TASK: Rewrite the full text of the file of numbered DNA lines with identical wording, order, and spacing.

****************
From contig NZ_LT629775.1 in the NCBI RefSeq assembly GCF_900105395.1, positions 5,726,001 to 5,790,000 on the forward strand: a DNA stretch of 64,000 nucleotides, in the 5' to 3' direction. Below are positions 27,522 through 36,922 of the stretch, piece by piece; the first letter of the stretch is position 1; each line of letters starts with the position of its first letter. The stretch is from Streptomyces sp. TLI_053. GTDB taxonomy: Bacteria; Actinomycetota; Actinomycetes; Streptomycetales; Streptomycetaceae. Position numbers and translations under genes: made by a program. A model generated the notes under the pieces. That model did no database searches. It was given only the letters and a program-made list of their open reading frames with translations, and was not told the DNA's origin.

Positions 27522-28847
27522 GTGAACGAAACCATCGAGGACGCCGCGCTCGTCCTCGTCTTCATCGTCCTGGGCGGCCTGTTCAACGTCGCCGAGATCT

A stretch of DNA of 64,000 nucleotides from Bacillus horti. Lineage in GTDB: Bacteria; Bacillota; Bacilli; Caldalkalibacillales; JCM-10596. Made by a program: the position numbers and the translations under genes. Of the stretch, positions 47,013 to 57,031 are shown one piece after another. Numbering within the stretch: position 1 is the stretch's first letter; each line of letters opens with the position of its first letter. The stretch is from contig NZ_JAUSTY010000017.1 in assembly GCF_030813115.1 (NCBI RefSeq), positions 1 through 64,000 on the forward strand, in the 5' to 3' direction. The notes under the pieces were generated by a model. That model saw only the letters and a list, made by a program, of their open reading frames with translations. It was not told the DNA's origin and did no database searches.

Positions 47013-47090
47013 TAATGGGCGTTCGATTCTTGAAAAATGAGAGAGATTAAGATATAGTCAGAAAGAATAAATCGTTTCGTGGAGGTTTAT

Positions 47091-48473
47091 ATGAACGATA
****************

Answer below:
From contig NZ_LT629775.1 in the NCBI RefSeq assembly GCF_900105395.1, positions 5,726,001 to 5,790,000 on the forward strand: a DNA stretch of 64,000 nucleotides, in the 5' to 3' direction. Below are positions 27,522 through 36,922 of the stretch, piece by piece; the first letter of the stretch is position 1; each line of letters starts with the position of its first letter. The stretch is from Streptomyces sp. TLI_053. GTDB taxonomy: Bacteria; Actinomycetota; Actinomycetes; Streptomycetales; Streptomycetaceae. Position numbers and translations under genes: made by a program. A model generated the notes under the pieces. That model did no database searches. It was given only the letters and a program-made list of their open reading frames with translations, and was not told the DNA's origin.

Positions 27522-28847
27522 GTGAACGAAACCATCGAGGACGCCGCGCTCGTCCTCGTCTTCATCGTCCTGGGCGGCCTGTTCAACGTCGCCGAGATCT

A stretch of DNA of 64,000 nucleotides from Bacillus horti. Lineage in GTDB: Bacteria; Bacillota; Bacilli; Caldalkalibacillales; JCM-10596. Made by a program: the position numbers and the translations under genes. Of the stretch, positions 47,013 to 57,031 are shown one piece after another. Numbering within the stretch: position 1 is the stretch's first letter; each line of letters opens with the position of its first letter. The stretch is from contig NZ_JAUSTY010000017.1 in assembly GCF_030813115.1 (NCBI RefSeq), positions 1 through 64,000 on the forward strand, in the 5' to 3' direction. The notes under the pieces were generated by a model. That model saw only the letters and a list, made by a program, of their open reading frames with translations. It was not told the DNA's origin and did no database searches.

Positions 47013-47090
47013 TAATGGGCGTTCGATTCTTGAAAAATGAGAGAGATTAAGATATAGTCAGAAAGAATAAATCGTTTCGTGGAGGTTTAT

Positions 47091-48473
47091 ATGAACGATA